If Gilmore Girls can be associated with one thing, it’s food. Cherry danishes, coffee, pizza, Pop Tarts, Tater Tots and Red Vines. As we read above, Cool Girls are all about eating the food that other, not-as-Cool Girls would shun in favor of their diets. Though Lorelai and Rory hate exercise as much as they love junk food, at least Gone Girl’s protagonist Amy Dunne had the decency to expose the lie that eating junk food while movie marathoning and seldom exercising won’t get you the lithe bodies of the Gilmore clan.
Gilmore Girls, Indeed.
Though Lorelai raised a child on her own as a teenager and the Cool Girl is more than capable of handling day-to-day inanities and complex hijinks herself (hello, Amy Dunne), the archetype is imbued with a certain childlike quality. Despite her propensity for playing 40-year-old mothers, Hollywood Cool Girl Jennifer Lawrence (who’s 26) certainly has that carefree youthfulness about her. As does Emma Stone and Anna Kendrick (you’ll notice that Cool Girls are almost always white). Because Lorelai’s childhood was cut short, plus the fact that her best friend is her teenage daughter, her immaturity often shows through. She doesn’t care that she disturbs the sleep of Rory during exams or Luke when he has to get up for an early delivery: it’s snowing in the middle of the night, damn it, and Lorelai will frolic in it because she’s quirky like that.
What a Difference A Year in the Life Makes…
Gilmore Girls: A Year in the Life does make some strides in dismantling the Cool Girl stereotype. When Rory tells her mother that she’s writing a book about their relationship, Lorelai is displeased, asserting that, “I went to all this effort for many, many years making sure that people only knew what I wanted them to know.”
Cool Girls are supposed to not give a fuck, cultivating an air of carefree- and go-with-the-flow-ness. In actuality, a lot of effort goes into the artifice of the Cool Girl, just like the no-makeup look. Lorelai drives a beat-up old jeep because a less conspicuous car just won’t do, but as season seven draws to a close we saw it starting to sputter and, ten years later in the revival, she’s still hell-bent on keeping it, if much of her other Cool Girl traits have dissipated with age. Because as Flynn writes, the Cool Girl doesn’t exist effortlessly: a lot of work actually goes into maintaining her air of apathy leading us to wonder what even is a Cool Girl and why is Lorelai — and by extension, us — holding on to her so dearly?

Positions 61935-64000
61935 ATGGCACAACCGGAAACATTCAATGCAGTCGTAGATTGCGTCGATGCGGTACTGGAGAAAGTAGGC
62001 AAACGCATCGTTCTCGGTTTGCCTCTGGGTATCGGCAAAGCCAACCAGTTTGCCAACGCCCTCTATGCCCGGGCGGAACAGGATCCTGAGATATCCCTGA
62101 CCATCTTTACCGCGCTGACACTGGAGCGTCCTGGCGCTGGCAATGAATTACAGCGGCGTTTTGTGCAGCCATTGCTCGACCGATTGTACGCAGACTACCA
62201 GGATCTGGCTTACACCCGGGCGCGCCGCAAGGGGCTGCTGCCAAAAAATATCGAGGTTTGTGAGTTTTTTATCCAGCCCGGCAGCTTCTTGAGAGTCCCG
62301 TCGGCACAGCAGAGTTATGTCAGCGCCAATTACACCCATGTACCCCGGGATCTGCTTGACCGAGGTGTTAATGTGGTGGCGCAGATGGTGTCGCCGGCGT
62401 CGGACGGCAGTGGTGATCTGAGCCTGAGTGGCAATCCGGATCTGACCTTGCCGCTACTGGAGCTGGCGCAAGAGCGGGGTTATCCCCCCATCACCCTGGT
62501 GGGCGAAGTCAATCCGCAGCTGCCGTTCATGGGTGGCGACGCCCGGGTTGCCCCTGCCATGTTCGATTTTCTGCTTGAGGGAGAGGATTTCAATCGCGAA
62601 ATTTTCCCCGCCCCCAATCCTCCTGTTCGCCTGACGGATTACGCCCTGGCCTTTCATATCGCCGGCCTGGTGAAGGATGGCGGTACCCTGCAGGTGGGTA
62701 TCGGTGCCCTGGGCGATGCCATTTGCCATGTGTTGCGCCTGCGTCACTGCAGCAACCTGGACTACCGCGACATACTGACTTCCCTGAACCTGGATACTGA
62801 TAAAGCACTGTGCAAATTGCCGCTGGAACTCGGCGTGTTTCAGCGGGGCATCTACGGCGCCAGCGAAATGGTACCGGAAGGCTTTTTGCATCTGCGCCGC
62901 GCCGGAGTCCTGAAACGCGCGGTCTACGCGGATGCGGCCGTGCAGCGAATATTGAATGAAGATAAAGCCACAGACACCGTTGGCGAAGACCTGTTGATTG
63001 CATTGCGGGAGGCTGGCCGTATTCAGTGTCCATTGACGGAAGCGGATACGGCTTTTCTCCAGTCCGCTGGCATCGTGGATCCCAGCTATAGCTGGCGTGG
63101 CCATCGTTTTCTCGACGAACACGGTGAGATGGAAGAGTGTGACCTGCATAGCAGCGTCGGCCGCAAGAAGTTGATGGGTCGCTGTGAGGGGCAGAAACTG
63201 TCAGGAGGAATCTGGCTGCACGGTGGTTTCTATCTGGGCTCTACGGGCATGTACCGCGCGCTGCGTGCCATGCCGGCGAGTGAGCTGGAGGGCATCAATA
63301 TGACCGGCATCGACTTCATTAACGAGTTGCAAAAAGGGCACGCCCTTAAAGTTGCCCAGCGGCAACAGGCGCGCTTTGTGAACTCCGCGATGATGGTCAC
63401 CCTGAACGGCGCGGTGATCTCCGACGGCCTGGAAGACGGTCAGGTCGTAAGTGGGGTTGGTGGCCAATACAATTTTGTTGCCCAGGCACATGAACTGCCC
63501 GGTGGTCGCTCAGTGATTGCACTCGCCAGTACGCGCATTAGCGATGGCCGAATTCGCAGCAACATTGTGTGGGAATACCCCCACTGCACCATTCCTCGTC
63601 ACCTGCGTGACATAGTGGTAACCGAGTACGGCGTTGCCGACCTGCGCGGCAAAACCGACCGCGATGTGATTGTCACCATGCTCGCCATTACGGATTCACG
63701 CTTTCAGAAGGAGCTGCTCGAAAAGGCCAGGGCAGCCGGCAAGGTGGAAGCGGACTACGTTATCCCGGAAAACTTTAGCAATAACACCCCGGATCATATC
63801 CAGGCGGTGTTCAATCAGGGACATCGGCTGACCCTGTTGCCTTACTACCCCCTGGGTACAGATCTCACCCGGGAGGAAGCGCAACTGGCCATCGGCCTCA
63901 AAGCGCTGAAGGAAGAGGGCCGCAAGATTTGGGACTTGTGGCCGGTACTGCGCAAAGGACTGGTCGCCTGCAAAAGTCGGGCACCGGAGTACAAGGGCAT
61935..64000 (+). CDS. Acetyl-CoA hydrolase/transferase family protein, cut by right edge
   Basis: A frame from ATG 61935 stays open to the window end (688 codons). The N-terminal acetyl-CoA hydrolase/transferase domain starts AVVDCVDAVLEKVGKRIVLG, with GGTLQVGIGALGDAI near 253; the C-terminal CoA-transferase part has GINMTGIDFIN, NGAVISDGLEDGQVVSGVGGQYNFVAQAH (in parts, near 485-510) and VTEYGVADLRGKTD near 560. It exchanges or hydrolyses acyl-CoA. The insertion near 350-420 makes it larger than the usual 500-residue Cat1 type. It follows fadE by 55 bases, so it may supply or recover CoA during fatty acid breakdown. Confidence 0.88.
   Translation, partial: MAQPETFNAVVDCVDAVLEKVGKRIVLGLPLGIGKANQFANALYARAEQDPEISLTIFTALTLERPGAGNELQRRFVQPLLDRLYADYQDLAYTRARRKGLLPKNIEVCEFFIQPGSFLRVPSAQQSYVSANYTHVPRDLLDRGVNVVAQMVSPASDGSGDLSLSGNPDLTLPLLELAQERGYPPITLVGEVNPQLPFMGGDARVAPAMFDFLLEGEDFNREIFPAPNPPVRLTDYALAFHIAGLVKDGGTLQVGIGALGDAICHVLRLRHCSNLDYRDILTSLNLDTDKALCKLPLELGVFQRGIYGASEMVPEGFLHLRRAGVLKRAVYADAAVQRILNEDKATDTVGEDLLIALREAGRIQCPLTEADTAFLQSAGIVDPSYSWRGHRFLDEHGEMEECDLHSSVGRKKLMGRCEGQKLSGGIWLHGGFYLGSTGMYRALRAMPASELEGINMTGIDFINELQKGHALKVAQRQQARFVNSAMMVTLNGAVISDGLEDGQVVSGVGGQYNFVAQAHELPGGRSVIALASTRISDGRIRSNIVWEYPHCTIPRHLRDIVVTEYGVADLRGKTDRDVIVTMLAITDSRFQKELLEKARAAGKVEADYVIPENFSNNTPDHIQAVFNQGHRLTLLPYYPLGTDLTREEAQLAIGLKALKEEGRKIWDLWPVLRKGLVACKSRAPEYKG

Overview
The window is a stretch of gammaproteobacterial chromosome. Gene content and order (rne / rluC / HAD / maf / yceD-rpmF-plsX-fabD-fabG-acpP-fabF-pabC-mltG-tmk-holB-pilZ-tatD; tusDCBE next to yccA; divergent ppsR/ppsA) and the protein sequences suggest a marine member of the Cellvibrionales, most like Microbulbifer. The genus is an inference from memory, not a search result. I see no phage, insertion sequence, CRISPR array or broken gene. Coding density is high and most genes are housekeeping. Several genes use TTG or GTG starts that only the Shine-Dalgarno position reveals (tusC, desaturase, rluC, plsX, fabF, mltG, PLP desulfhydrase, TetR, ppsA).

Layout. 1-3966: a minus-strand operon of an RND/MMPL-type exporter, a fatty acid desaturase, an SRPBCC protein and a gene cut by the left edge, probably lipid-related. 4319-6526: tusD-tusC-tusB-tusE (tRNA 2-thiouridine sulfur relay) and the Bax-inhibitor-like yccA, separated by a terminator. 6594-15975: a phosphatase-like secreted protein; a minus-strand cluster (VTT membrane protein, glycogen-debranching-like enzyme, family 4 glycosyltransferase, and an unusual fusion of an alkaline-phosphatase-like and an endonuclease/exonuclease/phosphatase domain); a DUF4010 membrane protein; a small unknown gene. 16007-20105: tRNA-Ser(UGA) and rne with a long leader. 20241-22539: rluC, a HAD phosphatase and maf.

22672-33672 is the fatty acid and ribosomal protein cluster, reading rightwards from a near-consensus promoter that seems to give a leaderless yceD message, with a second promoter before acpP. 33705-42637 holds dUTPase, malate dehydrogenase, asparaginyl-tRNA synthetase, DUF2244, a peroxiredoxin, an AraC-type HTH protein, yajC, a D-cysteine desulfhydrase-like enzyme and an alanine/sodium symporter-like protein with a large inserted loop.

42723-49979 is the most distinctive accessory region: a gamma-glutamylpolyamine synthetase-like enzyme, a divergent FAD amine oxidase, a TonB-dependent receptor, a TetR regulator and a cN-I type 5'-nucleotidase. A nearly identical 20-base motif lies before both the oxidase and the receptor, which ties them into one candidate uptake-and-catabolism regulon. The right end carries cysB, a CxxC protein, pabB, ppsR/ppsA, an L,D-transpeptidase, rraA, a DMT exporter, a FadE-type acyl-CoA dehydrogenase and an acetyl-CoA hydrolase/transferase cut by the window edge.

Lorelai Gilmore and Gilmore Girlsitself were products of their time. Seldom would television shows of today get away with the homophobia, ableism, and racism of the original series except, you know, in its Netflix revival, which was just as blatant, if not more crafty, in its bigotry.
Ten years have passed since husband and wife team Amy Sherman-Palladino (creator, showrunner) and Daniel Palladino (producer, writer, director) departed the series but you wouldn’t know it from the stagnant feel of the revival. Their vice-like grip on the penultimate season and their apparent bitterness that Gilmore Girls continued without them meant that Rory regressed while Lorelai tried desperately to find some meaning after her father’s death while reckoning with her fading Cool Girl persona.
Maybe a modern-day Lorelai would be more informed, and thus, angrier at the feminine ideal she and the women around her have been forced to embody. Angelica Jade Bastién writes of “the particular brand of anger that blooms in intelligent women when you realize how hard it is to live by your own definition of being a woman,” in a piece about Gone Girland the femme fatale. Lorelai left a stifling home for a just-as-stifling small town that equates her worth as a woman with what she can offer the town (’s men), of which the Stars Hollow basket auction is just one example. Perhaps a thoroughly modern Lorelai would be forging her path through single motherhood in the big city, as Rory attempted in her career as a journalist. We may never know, even if there is a second/ninth season of the show, because Lorelai Gilmore’s creators seem intent on upholding archetypes instead of examining what it actually means to be a woman — and not the titular Girls — today.